My new eBook, How To Think Like A CEO, helps you look inside the brain of your CEO.  Doing so will help you take stock of your own professional strengths and weaknesses.

I’ve been privileged in my career to work with dozens of CEOs. I’ve seen inside their boardrooms, and been part of some of their most private conversations, when they often feel the most vulnerable. It’s through these defining moments that I’ve gained insights into how CEOs think and what they care about most.

In How To Think Like A CEO, I list the top 10 things that a CEO cares about and provide a self-reflection point for each.  These care-abouts include:

  1. Defining , then aligning people to a common vision or goal
  2. Growing leaders, especially future leaders
  3. Making everyone in the organization feel valued
  4. Defining the organization’s core competencies
  5. Balancing the focus on today and the future

And five more!

Getting this insight into the practical behaviors and skills that work for the most effective leaders can be a big help as you decide which strategies might work best for your organization.  You’ll see just how employees  build credibility as a strategic advisor if they start thinking more like a CEO.

Download—How To Think Like A CEO—and learn the top 10 things that CEOs care about to help elevate your performance.

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Weekly Round-Up: On How A Culture of Learning Makes Teams More Productive, 7 Ways To Show Employees You Care, & How To Manage Your Email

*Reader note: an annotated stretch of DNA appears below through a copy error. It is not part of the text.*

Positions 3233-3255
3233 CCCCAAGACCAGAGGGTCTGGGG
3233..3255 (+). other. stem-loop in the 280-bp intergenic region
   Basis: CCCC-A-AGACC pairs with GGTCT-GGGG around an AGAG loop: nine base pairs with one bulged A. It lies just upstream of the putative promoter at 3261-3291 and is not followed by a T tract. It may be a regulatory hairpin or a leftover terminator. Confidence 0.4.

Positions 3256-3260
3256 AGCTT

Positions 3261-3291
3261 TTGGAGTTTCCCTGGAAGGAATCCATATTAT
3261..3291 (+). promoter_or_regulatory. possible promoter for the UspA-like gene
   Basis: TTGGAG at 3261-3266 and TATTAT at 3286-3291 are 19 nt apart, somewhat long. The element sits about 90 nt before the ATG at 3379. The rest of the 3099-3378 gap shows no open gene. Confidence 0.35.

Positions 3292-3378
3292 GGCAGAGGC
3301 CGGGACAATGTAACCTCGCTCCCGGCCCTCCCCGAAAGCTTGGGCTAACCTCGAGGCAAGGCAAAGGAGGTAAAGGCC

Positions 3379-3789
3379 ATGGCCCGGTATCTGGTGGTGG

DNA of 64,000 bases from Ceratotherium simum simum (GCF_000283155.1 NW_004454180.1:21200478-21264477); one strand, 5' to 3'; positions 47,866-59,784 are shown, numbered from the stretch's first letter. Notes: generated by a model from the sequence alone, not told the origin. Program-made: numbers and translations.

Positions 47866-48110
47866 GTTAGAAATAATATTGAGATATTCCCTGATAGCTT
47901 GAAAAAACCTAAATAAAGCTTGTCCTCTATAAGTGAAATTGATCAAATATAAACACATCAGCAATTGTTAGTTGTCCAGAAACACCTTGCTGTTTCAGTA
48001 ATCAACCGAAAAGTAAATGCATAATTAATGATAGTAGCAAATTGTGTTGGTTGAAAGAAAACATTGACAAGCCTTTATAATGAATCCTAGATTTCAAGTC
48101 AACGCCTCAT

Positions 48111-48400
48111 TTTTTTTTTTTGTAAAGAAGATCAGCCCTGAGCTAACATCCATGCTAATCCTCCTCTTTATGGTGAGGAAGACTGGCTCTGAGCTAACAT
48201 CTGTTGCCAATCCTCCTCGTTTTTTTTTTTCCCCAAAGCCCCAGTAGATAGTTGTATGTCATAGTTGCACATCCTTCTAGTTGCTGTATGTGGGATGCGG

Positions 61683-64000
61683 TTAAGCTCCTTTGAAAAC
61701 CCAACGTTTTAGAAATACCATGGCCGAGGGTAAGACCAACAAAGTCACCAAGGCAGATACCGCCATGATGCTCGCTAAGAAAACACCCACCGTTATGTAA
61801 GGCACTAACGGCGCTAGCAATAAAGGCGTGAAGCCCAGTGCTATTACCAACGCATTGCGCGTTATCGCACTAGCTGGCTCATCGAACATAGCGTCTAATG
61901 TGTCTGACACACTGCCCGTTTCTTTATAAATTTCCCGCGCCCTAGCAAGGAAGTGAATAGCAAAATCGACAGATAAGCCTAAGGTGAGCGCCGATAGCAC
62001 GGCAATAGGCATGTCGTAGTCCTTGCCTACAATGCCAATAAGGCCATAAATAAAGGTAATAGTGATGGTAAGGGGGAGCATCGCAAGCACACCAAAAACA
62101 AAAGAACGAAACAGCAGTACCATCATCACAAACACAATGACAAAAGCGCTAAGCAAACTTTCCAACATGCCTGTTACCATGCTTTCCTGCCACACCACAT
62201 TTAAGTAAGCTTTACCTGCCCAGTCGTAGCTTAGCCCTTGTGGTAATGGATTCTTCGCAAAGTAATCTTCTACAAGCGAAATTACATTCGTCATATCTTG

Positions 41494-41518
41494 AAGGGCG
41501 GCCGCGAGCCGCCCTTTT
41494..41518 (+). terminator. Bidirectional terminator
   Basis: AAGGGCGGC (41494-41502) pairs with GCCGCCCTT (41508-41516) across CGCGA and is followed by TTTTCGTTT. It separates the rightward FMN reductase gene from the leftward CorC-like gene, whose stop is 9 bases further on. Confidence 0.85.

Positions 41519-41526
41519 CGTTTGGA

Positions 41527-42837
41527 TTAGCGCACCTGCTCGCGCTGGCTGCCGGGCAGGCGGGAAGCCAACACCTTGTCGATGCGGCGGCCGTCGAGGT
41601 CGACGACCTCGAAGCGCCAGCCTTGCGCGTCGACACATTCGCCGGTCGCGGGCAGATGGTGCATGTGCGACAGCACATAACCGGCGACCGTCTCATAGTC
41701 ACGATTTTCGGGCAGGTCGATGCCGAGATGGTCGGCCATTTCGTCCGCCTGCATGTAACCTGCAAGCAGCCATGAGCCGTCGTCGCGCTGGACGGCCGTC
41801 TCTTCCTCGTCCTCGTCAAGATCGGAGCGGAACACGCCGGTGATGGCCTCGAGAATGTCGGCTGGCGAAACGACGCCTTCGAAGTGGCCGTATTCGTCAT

Weekly Round-Up Leadership Articles

Welcome to my weekly round-up of top leadership and communication blog posts. Each week I read and tweet several great articles and on Fridays I pull some of the best together here on my blog. So in case you’ve missed them, here is this week’s round-up of top posts.

They’ll provide you with tips, strategies and thought-starters from many of the smart folks in my network. So whether you’re a new leader or an industry veteran there’ll be something here for you.

  • How A Culture Of Learning Makes Teams More Productive
    By KC Ifeanyi, Fast Company
    Quora's mission is clear: "To share and grow the world's knowledge." It's a far-reaching goal, but even the loftiest ideas can succeed if there's a solid base to stand on--and…”
  • 7 Ways To Show Your Employees You Care About Them
    By Peter Economy, Inc.
    “It may be difficult to think of any part of well-established colossus Adobe as a startup, but that’s exactly how Ashley Still, senior director of product management at Adobe, sees…”